Egypt has uncovered a mysterious collection of coffins believed to contain human mummies that have been sealed inside for more than 2,500 years.
The 13 unopened coffins, which were found piled on top of each other in a well nearly 12 meters deep, are so well preserved that the original detailed designs and colors are clearly visible, according to the Egyptian Ministry of Tourism and Antiquities.
Archaeologists who made the discovery at Saqqara, an ancient site about 20 miles south of the Egyptian capital and which is also home to landmarks including the step pyramid, believed to be the oldest in the world, should make more discoveries. on the site in the next few days.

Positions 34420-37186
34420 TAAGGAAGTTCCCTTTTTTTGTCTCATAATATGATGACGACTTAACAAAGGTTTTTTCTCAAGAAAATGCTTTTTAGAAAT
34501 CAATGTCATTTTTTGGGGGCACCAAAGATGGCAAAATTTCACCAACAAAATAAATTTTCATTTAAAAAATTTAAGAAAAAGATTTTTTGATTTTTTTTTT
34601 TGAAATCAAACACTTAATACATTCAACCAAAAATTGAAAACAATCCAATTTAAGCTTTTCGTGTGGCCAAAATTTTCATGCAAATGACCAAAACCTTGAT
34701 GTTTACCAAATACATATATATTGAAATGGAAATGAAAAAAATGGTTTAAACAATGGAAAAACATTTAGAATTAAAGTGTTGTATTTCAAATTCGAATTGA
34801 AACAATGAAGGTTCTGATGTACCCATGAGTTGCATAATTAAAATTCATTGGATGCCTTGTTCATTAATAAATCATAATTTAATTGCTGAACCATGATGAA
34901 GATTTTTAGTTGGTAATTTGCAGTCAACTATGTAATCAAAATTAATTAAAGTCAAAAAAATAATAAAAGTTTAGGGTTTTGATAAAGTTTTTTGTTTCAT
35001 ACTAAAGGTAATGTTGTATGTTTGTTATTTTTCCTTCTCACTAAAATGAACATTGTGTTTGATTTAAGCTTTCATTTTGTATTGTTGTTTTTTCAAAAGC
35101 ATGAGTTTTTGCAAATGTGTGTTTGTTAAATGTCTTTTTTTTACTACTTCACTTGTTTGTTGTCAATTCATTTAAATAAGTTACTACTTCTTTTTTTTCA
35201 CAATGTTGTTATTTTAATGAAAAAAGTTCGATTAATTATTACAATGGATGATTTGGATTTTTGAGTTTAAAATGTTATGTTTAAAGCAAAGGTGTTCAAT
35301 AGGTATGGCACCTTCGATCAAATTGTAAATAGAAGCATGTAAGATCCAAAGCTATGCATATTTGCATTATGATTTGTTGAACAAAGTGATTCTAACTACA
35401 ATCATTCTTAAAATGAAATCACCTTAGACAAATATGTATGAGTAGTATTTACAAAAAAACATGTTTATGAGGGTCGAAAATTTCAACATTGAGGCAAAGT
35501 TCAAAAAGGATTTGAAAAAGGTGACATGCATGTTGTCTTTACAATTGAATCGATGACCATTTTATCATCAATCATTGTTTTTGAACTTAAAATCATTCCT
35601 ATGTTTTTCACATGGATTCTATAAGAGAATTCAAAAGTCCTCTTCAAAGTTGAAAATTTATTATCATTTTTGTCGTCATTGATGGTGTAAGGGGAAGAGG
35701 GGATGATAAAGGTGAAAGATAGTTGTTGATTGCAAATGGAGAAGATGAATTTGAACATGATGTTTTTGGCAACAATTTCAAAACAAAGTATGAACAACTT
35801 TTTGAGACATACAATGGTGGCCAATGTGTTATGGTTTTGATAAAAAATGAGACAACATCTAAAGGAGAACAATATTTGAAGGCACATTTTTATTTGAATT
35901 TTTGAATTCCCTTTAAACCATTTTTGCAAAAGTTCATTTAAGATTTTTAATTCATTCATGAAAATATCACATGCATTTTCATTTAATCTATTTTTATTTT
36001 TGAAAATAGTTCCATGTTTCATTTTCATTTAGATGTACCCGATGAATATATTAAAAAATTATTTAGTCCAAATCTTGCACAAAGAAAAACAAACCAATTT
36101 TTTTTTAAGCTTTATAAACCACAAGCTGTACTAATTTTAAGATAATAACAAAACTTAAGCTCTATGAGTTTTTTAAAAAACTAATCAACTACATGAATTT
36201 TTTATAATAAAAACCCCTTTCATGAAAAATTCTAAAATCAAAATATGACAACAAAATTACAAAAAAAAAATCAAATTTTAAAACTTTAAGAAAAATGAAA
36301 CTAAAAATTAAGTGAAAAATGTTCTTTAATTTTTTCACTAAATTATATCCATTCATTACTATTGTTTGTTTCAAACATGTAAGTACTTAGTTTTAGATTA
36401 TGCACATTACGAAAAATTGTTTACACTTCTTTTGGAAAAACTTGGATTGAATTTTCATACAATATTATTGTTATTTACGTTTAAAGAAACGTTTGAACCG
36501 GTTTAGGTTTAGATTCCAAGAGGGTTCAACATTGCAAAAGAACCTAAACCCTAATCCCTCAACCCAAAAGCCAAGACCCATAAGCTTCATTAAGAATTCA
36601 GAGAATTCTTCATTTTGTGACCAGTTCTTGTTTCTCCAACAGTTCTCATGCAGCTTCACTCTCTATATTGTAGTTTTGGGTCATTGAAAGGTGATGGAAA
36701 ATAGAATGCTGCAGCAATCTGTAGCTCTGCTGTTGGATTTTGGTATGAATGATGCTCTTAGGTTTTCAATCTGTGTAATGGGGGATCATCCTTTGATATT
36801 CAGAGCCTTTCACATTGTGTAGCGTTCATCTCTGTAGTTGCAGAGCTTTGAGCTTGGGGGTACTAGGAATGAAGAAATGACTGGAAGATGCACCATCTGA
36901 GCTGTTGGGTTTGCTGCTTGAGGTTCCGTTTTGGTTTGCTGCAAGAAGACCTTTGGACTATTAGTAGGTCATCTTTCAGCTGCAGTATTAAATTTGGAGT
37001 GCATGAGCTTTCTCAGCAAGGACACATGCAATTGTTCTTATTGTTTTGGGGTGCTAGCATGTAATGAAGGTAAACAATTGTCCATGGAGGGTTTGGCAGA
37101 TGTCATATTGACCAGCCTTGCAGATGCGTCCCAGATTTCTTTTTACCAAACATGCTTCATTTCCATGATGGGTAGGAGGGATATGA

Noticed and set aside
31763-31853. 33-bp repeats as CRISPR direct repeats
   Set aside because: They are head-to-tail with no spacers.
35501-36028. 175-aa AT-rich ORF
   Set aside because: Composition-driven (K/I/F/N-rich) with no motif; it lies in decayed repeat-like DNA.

In a Twitter post, Khaled El-Enany, Egypt’s minister of tourism and antiques, said it was “an indescribable feeling when witnessing a new archaeological discovery”.
The discovery comes just a week after the country reopened its archaeological sites and museums to visitors after closing in March due to the global coronavirus pandemic.
Tourism is vital to the economy in Egypt, which welcomed more than 13.6 million visitors in 2019. More than one million people work in the sector.